Here comes my second most intense critic of AKP government. (here is the first one back in October 2008)
Things have changed. Now AKP has become a center-right wing party riding on wild capitalism. Although it sounds like a cliché, this is exactly what is happening. Recently, PM. Erdoğan attended a mall’s opening ceremony (why does a PM attend a mall opening is another question) and declared that “grocery stores are passé. Now it is the time of malls. Grocery store owners have to unite to survive”, something like that… I wonder if AKP leadership is doing any calculations on class politics. With all commercial-legal regulations AKP government is playing against small-scale businesses. They were never good at with workers and now they also abandon those businesses. Is this a rational calculation? I have heard more and more complaints from ordinary people who voted for AKP. Macro-economic developments might be doing all right but micro-economic woes grow. I do not believe AKP can still win with playing cultural and political politics. Yesterday, PM Erdoğan was lamenting: Youth memorize the top song lists in Western countries but do not know our cultural values, stuff. I do not belive this cultural populism will always work…
There has been a worker strike which had gained momentum and gradually media coverage: TEKEL has been privatized and the new owner will probably fire most of the workers. Workers will get compensation but most want to continue to work and they strike. It is not a new story and not always workers are right and TEKEL workers’ action is partially manipulated by anti-AKP circles. However, there is a pattern of AKP’s anti-labor politics. AKP is just too pro-corporate. I am not even anti-capitalist but this level of pro-corporate politics will turn masses against AKP and its possible democratisation moves…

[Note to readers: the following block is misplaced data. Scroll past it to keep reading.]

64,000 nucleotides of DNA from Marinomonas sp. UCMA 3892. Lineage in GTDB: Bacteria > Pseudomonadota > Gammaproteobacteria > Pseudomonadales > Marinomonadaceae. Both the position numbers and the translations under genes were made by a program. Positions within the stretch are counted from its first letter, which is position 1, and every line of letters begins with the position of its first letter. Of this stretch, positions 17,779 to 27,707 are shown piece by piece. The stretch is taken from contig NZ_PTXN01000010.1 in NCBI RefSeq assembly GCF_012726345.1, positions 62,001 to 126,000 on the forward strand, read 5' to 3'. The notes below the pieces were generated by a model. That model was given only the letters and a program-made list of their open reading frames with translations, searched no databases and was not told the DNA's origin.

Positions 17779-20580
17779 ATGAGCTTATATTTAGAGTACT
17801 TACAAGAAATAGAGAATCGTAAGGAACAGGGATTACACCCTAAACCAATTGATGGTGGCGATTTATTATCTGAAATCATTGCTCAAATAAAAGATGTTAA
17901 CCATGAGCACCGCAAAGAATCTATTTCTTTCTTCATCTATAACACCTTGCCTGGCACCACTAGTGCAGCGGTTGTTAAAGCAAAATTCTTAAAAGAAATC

and a politics roundup:
[Originally published in Hurriyet Daily News] Turkey’s latest national controversy over the alleged coup plan codenamed “Sledgehammer” will probably remain as just that: a controversy. The generals who seem responsible will probably not face any trial, for the military remains as an untouchable institution, especially after being saved last week by the Constitutional Court from civilian scrutiny. A bit like the ancient legal maxim, “The prince is above the law,” Turkish laws place the generals above the justice system that we, the lesser mortals, are subject to. In the media, too, the controversy will probably remain as a controversy, because people will continue to make judgments solely based on their pre-existing convictions. Those who believe that the military is indeed a crucible of coups and other crimes will be convinced in the reality of the Sledgehammer scheme. On the other hand, those who see the institution as the heroic savior of Turkey, or at least their own social class, will refuse to believe that some generals actually sat down and made plans that involved the killing of innocent citizen
In my opinion, any reference to Feb. 28 calls to mind not only the tanks that were paraded in Sincan to ?fine tune? democracy but also the ideological profiling or labeling campaigns conducted by the illegal West Study Group (BÇG) junta.